If nothing else, Singapore showed that even the British Empire, with in 1941/2, still the largest navy in the World, could not seriously defend even a vital asset (or allied Commonwealth nation), on the other side of the planet, when the British Isles were not in a secure situation and her forces were already fully engaged on several fronts.
So 25 years later, when maintaining a viable force 'East Of Suez', including a carrier group at all times, was competing for resources with the forces defending the nation in Cold War, largely by forward defence in Germany, for the RN
, a large ASW force for the Atlantic, with an expanded sub force as the Capitol ships for this role, as well as a large tactical RAF, the priority was clear.
Running the nuclear deterrent was about to get much cheaper though, as the V-Bombers gave way to Polaris. That system impacted the rest of the RN
really only in manpower, since the UK got an incredible deal on the missiles.
The loss of foreign exchange paying for 'East Of Suez' could no longer be tolerated either.
In this, thoughts of the Fall Of Singapore must have loomed large.
Though the Indonesian Confrontation was one of the must successful wars the UK and Commonwealth ever fought, to deter further escalation from basically a counter insurgency jungle war, to something bigger, the UK had to re-inforce forces in the Far East. Including with some V-Bombers, conventionally armed as well as nuclear.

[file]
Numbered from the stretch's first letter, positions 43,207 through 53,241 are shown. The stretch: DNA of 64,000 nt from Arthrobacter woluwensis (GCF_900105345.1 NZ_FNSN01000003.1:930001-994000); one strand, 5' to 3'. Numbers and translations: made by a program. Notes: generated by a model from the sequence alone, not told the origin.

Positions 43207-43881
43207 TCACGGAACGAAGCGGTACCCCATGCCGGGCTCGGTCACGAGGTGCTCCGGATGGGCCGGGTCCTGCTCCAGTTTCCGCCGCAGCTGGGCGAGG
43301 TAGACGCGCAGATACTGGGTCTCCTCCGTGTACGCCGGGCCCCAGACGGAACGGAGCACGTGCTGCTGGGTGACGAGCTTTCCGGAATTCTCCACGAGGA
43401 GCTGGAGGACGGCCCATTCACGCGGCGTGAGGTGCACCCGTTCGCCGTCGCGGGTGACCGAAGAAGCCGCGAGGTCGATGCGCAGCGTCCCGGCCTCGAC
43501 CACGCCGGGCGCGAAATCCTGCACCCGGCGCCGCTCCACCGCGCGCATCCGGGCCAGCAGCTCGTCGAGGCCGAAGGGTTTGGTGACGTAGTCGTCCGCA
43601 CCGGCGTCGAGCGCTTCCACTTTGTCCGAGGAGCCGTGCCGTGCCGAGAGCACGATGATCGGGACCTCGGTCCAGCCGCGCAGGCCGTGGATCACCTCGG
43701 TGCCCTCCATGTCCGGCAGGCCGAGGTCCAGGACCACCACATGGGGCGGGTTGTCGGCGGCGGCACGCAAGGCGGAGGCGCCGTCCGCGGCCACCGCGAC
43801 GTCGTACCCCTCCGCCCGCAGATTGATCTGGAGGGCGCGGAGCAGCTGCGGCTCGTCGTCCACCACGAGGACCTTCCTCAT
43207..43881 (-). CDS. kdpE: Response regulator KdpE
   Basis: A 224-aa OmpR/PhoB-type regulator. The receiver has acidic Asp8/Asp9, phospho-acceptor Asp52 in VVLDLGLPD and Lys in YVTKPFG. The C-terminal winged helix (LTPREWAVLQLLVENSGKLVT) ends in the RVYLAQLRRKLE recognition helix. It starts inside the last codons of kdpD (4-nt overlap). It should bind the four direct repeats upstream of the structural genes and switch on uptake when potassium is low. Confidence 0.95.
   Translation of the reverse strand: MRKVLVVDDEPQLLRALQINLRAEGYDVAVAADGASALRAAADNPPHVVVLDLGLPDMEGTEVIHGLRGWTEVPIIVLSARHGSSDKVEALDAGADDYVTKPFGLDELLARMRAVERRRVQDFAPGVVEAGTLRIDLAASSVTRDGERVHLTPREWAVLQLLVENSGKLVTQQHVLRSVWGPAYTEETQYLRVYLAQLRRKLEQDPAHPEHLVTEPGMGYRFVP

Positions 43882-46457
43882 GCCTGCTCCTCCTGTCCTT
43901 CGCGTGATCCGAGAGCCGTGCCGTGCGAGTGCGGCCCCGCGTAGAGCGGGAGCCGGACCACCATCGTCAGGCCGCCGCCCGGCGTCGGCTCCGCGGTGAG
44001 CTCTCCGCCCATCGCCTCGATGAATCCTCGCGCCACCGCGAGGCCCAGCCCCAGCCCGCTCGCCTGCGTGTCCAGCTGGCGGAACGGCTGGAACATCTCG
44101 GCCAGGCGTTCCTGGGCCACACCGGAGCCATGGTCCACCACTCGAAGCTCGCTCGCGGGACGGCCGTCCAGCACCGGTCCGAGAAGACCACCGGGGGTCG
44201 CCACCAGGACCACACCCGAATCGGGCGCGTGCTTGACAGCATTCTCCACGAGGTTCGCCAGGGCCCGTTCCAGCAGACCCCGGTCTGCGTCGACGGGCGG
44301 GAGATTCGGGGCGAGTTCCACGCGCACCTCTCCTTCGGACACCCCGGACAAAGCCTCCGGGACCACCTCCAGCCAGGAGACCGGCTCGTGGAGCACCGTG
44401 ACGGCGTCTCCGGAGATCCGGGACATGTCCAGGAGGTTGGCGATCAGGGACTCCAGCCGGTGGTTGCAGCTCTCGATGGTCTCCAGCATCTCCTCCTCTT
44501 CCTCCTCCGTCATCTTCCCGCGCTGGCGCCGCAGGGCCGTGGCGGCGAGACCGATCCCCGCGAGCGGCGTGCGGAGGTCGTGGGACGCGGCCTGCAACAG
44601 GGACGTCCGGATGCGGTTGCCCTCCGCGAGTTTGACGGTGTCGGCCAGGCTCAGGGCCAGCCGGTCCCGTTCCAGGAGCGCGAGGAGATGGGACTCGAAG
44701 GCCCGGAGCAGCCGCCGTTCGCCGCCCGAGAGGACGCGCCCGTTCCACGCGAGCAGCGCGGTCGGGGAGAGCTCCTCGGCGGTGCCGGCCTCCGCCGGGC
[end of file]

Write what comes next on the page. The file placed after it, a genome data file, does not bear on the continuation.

Had the large, recently Soviet re-equipped Indonesian forces stepped up, including attacking Singapore, the UK/Commonwealth forces would have required still more re-inforcements.
Do-able, but a strain, though US intervention would have been likely, even as they were heavily committed in Vietnam, this however might well have slowed their response and limited the forces they deployed.
But, it was more likely that any major military confrontation for the UK, would be much more directly within the Cold War context.
So defence of the UK would be the priority again, from trying to keep the sea lanes open, to air defence of the British Isles and the major one, helping to prevent the USSR
ever reaching the English Channel.
It was too close a call last time around.